What’s Up with the New Civil Code and Press Photographs?
A new story dominating English-language coverage of Hungary is about the new Civil Code, which came into effect on March 15th and is reportedly “killing the press photo in Hungary.”
“Ever since Hungary’s current government was elected back in 2010, the country has seen (…) a slow but noticeable drift away from the common values of the European Union. The country’s latest step towards becoming politically and socially isolated was the creation of a new law that requires photographers to ask permission of everyone in a photograph – before taking the picture. If this law is taken literally, it will make not only amateur street photography impossible, but also professional photojournalism.”
Sounds terrible, right? But is it accurate? Let’s see what Hungarian photographers have to say.
In “About the Civil Code Hysteria,” an author from a blog called Fotosarok (or, Photo Corner) emphasizes how he otherwise does not like the current government but also writes, “In my opinion this is nothing else, but pre-election hysteria, which one should not fall for, but many do it anyways.” The author explains: “Nothing new happened. There is nothing new in the new Civil Code. The legal practice for a decade in Hungary is that people can only be photographed with their consent. But, while for publication you need (in most cases) a consent, for taking a picture a so-called consent by act/behavior,” meaning, for example waving or posing for the photographer or simply seeing that he’s taking a photo and not opposing it.
“The hysteria causes more damage than the law itself,” writes Attila Völgyi, a well known Hungarian photographer on his blog, explaining that the Internet hysteria hardens photographers’ lives by spreading false information to everyday people, including of course possible photo subjects. Mr. Völgyi is a contributer to many Hungarian newspapers and international agencies online and offline, including Reuters and Europress.
“On March 15th, a new Civil Code was accepted and this is all the truth from the article [everyone is sharing]”, writes Völgyi. “What happened is what two laws regulated formerly is now put into one law (…), so regulations on public photographs are now in the same law. I’m not saying I like it, but for sure this is not news and the legal practice on taking photographs in public places has not changed at all,” he adds.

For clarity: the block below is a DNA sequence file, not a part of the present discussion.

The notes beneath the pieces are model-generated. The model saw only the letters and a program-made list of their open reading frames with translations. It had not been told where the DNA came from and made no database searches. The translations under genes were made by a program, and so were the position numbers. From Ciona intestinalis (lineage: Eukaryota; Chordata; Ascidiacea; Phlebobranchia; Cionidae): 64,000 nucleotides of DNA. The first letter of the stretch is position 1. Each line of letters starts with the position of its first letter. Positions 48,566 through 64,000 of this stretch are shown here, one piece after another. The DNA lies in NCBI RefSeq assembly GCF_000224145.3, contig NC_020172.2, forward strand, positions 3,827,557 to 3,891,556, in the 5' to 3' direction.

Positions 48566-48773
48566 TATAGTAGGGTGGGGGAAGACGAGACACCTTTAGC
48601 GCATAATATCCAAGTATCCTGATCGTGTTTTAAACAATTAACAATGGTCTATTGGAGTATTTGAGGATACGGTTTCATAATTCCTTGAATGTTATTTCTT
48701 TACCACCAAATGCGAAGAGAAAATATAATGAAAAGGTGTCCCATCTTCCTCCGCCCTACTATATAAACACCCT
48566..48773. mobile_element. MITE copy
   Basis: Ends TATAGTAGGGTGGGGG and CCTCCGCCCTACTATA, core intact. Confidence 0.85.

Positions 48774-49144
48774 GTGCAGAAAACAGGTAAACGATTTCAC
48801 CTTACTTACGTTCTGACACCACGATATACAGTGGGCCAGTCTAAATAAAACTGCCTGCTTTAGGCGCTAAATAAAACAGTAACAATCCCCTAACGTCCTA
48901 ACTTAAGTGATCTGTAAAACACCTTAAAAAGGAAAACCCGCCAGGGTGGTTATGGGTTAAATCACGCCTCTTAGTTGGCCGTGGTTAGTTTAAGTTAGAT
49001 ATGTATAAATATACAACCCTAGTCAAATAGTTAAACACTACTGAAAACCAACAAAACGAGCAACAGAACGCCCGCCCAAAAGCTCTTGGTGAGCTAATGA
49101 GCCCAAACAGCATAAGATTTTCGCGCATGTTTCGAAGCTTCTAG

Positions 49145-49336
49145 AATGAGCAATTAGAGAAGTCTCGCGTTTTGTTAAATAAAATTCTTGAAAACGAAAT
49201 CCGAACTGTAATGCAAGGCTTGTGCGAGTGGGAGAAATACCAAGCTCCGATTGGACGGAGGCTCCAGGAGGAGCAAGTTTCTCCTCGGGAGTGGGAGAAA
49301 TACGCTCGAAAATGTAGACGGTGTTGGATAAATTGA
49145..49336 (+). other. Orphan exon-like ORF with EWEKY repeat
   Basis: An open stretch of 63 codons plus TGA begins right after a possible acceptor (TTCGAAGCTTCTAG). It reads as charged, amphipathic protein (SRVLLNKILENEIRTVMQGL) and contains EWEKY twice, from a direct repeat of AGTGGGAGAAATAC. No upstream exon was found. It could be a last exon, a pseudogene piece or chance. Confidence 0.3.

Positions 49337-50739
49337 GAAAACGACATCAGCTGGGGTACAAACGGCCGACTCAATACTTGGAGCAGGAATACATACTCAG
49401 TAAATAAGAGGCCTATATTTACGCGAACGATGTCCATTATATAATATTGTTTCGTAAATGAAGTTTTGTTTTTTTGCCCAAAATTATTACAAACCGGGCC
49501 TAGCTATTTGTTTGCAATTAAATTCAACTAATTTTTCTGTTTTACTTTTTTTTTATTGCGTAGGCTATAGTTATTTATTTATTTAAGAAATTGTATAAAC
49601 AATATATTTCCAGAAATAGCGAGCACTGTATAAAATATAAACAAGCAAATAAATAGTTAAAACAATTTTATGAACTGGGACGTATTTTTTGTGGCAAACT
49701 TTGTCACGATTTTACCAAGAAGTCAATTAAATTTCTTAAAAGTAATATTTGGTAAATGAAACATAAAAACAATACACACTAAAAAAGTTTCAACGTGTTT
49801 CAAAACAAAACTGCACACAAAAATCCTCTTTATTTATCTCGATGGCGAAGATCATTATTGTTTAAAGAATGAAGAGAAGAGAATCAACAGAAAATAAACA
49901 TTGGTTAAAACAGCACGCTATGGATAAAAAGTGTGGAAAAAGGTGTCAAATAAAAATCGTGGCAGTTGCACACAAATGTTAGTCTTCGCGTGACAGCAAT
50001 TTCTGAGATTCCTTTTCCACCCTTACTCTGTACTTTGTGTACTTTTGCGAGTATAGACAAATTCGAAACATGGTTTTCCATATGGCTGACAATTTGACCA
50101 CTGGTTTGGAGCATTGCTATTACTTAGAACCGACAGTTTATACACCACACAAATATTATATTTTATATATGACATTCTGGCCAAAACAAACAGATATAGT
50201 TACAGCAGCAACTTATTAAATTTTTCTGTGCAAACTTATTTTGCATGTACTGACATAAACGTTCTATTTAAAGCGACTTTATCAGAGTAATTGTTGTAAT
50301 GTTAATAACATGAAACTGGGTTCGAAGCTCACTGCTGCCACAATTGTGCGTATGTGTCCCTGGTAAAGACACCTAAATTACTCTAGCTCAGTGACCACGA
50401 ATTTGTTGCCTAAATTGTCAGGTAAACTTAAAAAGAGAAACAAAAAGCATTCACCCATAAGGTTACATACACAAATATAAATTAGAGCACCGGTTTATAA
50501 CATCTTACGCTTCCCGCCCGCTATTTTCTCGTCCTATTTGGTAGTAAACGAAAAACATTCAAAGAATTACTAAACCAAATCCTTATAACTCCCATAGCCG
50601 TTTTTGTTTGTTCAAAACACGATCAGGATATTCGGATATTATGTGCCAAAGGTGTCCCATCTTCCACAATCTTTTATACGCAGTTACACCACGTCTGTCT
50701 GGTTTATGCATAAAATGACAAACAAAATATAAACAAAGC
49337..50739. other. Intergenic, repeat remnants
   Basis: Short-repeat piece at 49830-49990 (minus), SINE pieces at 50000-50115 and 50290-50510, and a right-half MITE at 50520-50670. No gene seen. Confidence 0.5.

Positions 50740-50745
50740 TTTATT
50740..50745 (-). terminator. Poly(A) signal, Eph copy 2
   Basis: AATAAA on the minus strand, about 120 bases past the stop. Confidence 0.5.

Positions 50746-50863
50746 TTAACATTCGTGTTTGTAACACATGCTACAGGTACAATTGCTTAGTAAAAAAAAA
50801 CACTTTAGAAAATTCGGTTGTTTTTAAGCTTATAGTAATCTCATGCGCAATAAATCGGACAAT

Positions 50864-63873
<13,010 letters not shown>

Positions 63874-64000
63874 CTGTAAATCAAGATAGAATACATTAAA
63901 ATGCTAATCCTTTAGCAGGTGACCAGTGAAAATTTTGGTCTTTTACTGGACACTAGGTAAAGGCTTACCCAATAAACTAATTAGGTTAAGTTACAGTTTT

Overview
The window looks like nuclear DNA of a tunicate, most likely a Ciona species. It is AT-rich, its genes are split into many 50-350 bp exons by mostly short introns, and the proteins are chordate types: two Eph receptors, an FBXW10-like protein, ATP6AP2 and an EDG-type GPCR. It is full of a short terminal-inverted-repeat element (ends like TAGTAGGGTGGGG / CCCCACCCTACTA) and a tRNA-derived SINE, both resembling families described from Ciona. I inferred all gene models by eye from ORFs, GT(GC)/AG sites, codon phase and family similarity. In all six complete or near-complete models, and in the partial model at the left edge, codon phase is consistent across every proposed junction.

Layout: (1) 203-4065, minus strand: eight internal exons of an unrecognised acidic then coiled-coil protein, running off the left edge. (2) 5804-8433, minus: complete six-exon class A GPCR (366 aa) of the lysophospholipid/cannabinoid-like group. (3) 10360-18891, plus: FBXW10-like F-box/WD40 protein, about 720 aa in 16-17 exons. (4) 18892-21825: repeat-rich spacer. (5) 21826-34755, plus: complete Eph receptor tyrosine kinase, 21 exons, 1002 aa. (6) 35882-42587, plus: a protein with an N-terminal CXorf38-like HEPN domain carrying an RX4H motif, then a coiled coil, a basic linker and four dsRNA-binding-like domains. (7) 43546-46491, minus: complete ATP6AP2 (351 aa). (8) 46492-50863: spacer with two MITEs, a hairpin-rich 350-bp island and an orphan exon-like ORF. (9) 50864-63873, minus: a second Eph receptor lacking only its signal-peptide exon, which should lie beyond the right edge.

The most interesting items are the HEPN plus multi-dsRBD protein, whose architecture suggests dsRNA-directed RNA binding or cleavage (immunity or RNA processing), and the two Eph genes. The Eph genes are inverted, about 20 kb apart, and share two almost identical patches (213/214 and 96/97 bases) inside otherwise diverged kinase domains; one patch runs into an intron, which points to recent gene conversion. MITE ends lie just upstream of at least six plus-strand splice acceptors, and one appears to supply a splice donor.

And there’s more.
Ebbets: Lunch atop a Skyscraper distorted in one of the articles. Source: 444.hu
Levente Hernádi, press photographer and picture editor at Index, a widely read, opposition-leaning news site comes to a similar conclusion on his blog. “Whatever happens on March 14th,” writes Hernádi, “the practice of how pictures get published in the news does not change.”
Hernádi explains that according to the new legislation, which is the same as the old one, consent from the subject is not needed in advance. Publication is what requires consent, but such consent could be given by behavior. Also, the rule doesn’t apply so rigorously to public figures and public events, and consent is not needed if the person is not recognizable. As Hernádi points out, the real aim of the regulation is, for example, to make it illegal to take a picture of someone unknown and use it for online dating. The regulation is unchanged, only restructured. The court practice remains.
Do the photographers above like this practice? The answer is clearly no. All three of them call for a more liberal regulation, but in all fairness, they state clearly that the situation, which, in their opinion could be more lenient, is not an invention of the new Civil Code. Part of it comes from existing regulation and part of it is a codifying of court practice.
Should the legislation continue to protect citizen’s rights or should it be more liberal than before? Now, that’s a debate worth having.
The international media coverage gives the impression that the new Civil Code is cracking down on the freedom of the press. But that’s clearly not the case. Does the new Civil Code kill the press photo? The rules are no different in practice than they were before.
Is the legislation outdated or inadequate? That’s a good question for the freedom of press versus citizens’ rights debate. An informed debate could help develop a consensus, but election campaign hysteria does not.